Collective Efficacy Scale (CE-SCALE)

Collective Efficacy

Collective efficacy is the shared perceptions of teachers in a school that the efforts of the faculty as a whole will have positive effects on students. The Collective Efficacy Scale (CE-Scale) is a 21-item scale, which measures the collective efficacy of a school.

Validity and Reliability Evidence of the CE Scale

The development of the 21- collective efficacy scale included several phases. Scale development began initially by modifying items from the original Gibson and Dembo (1984) teacher efficacy scale to reflect collective efficacy (i.e., changing the object of the efficacy items from "I" to "We"). Next, additional items were written in response to a review by a panel of experts with experience in teacher efficacy research. Following this review, the items were subjected to a field test and then a pilot test with of 46 teachers in 46 schools (1 teacher from each school). Results from the pilot study suggested that the 21 items did indeed offer a valid and reliable measure of collective efficacy (for a detailed discussion of the pilot study results see Goddard, Hoy, and Woolfolk, Hoy, 2000).

Based on the promise of the results from the initial phases of our study, we decided to test the criterion-related validity, predictive validity and reliability of scores on the collective efficacy scale in a more comprehensive sample. A sample of 452 teachers in 47 randomly selected elementary schools in a large urban district in the Midwest completed the collective efficacy survey. At the school level (for a rationale see Goddard, in press), the 21 collective efficacy items were submitted to a principal axis factor analysis. All items loaded strongly on a single factor and explained 57.89 percent of the item variation. The alpha coefficient of reliability was strong (.96).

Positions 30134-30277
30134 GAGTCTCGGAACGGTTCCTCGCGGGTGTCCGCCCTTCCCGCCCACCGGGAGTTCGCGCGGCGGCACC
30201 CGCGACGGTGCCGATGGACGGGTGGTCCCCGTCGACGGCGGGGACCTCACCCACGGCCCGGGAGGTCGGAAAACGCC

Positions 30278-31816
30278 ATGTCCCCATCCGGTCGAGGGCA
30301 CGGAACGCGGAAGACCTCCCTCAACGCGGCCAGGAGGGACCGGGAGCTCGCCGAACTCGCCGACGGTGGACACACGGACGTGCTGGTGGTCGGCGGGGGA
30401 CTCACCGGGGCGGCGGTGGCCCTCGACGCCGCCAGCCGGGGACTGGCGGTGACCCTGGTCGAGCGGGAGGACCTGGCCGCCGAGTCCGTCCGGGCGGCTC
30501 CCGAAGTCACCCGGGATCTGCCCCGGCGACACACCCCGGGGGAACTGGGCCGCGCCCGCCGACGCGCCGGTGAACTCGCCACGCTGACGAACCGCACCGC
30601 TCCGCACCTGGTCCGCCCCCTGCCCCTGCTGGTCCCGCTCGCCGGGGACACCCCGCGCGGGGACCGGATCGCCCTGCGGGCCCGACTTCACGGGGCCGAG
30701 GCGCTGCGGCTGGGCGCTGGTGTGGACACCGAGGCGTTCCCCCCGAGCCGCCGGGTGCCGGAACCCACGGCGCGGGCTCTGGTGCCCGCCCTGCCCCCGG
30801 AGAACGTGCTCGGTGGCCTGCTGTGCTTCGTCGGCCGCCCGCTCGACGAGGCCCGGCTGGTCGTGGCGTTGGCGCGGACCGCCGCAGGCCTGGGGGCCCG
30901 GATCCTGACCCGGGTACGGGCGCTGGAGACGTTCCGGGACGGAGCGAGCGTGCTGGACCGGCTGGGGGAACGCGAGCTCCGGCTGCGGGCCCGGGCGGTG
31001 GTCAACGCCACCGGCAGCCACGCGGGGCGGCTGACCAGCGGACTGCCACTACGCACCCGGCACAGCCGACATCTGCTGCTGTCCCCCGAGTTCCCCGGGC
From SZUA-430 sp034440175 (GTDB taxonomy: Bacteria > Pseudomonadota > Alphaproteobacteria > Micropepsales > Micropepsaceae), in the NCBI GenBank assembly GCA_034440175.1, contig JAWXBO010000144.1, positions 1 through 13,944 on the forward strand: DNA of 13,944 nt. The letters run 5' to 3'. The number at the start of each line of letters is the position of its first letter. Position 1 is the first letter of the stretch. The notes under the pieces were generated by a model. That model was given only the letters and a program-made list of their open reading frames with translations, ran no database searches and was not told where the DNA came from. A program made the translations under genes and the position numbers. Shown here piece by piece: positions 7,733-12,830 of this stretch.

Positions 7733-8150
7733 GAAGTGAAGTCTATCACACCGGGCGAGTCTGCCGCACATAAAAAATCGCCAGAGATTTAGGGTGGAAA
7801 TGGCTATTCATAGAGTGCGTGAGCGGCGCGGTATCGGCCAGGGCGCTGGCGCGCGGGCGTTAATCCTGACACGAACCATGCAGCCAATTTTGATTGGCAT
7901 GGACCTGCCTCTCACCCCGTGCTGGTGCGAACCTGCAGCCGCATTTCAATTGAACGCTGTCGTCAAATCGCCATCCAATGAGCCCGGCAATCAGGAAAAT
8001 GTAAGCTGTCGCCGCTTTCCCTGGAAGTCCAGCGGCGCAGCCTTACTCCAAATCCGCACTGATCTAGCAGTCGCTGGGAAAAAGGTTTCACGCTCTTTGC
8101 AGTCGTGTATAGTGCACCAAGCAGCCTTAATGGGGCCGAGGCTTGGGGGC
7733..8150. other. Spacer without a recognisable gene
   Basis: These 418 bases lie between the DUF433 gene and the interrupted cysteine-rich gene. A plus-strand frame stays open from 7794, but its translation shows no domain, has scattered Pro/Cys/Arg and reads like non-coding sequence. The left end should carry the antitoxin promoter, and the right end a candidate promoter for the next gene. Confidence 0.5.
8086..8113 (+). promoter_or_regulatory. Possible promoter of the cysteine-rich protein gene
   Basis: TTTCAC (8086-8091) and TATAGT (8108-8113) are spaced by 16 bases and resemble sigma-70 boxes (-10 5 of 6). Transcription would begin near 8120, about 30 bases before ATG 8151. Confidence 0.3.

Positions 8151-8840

Criterion-related validity of the school collective efficacy scores was tested in several ways. The criterion variables examined were personal teaching efficacy (Hoy & Woolfolk, 1993), faculty trust in colleagues (Hoy & Kupersmith, 1985), and environmental press (Hoy & Sabo, 1998). ). Personal teaching efficacy is a measure of a teacher's self-perceptions of capability to educate students. It was predicted that when aggregated to the school level, teachers' perceptions of personal efficacy would be moderately and positively related to collective teacher efficacy; a high correlation was not expected because personal and collective teacher efficacy have different referents (self versus group). Moreover, the collective teacher efficacy measure directly assesses perceptions of both perceived competence and task whereas the personal teacher efficacy measure includes only items about competence. As predicted, there was a moderate and positive (r=. 54, p<.01) correlation between personal teacher efficacy aggregated at the school level and collective teacher efficacy.

A positive relationship between faculty trust in colleagues and collective teacher efficacy was predicted, and similar to the pilot results, trust in colleagues was positively and significantly related to collective teacher efficacy (r=.62, p<.01).